Humboldt State University ® Department of Chemistry

Richard A. Paselk

Chem 438 - Introductory Biochemistry - Spring 2013

Lecture Notes:


Introduction to Metabolism, cont.

The Stages of Catabolism [Slide]: For convenience we can breakdown catabolism into four hierarchical levels:

Organic Reactions in Metabolism

Organic Reaction Mechanisms: We can categorize all common biological reactions into four groups:


Look at ATP. In the figure the bolded region is the "recognition" part of the molecule, while the polyphosphate is the chemically active portion. Each of the phosphoric acid anhydride bonds is unstable. That is hydrolyzing either will release a lot of energy. [Figure 10.12]

structural diagram of ATP

So why ATP? First, we want a compound with intermediate hydrolysis energy so it can pick up energy from some reactions and deliver to others. Second we want a kinetically stable molecule which is thermodynamically unstable. Thus acetic acid anhydride would not work: it is thermodynamically unstable to hydrolysis, but it is also kinetically unstable, with the carbonyl carbons wide open to water attack. Phosphoric acid anhydride is equally unstable, but is is sterically protected from water attack - in order to react quickly we need a catalyst - perfect.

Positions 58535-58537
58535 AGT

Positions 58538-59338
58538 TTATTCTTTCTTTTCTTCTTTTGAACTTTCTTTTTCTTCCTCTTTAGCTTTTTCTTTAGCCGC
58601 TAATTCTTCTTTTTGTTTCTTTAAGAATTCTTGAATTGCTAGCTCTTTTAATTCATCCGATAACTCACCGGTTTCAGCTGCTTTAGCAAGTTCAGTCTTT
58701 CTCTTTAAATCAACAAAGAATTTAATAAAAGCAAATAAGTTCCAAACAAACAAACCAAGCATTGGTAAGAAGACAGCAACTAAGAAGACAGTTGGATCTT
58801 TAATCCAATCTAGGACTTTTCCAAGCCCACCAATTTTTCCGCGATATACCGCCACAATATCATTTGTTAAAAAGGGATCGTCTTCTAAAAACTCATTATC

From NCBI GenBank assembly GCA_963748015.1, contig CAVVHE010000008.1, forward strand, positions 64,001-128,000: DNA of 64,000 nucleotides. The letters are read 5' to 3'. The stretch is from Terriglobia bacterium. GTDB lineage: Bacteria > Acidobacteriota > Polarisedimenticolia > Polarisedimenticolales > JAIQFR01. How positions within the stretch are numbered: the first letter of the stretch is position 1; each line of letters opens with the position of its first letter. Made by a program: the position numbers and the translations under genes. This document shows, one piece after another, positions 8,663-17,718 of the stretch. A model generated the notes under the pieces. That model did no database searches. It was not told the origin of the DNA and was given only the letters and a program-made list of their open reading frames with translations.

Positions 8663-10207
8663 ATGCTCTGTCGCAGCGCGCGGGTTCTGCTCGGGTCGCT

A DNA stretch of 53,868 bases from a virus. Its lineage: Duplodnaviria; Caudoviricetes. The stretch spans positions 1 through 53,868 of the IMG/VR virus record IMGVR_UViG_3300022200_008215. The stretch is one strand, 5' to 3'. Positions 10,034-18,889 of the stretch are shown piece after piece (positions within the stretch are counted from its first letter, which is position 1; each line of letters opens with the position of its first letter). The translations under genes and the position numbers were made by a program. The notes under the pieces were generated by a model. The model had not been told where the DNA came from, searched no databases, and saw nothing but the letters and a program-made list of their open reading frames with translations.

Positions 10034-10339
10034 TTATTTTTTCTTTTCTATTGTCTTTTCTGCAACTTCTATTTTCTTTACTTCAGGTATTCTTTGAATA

ATP is sometimes referred to as a "Hi Energy" compound. High energy in this case does not refer to total energy in compound, rather just to energy of hydrolysis. Thus ATP is unstable to hydrolysis, or has a large negative deltaG for hydrolysis. For biochemistry High Energy is defined in terms of ATP: if a compound's free energy for hydrolysis is equal to or greater than ATP's then it is "High Energy," if its free energy of hydrolysis is less than ATP's then it is not a "hi energy" compound. Note that ATP has two hi energy anhydride bonds.[Table10.4]

You should memorize the structures for ATP, ADP, & AMP.

Carbohydrate Metabolism

Glycolysis is going to be our first pathway, and it is arguably the most important and universal of the metabolic pathways. Thus we will spend extra time on it, exploring it in some detail from a variety of perspectives. But before we begin glycolysis let's take a brief look at how glucose (and carbohydrate generally) gets to the tissue from food intake.




Pathway iconPathway Diagrams

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© R. A. Paselk 2010;

Last modified 11 March 2013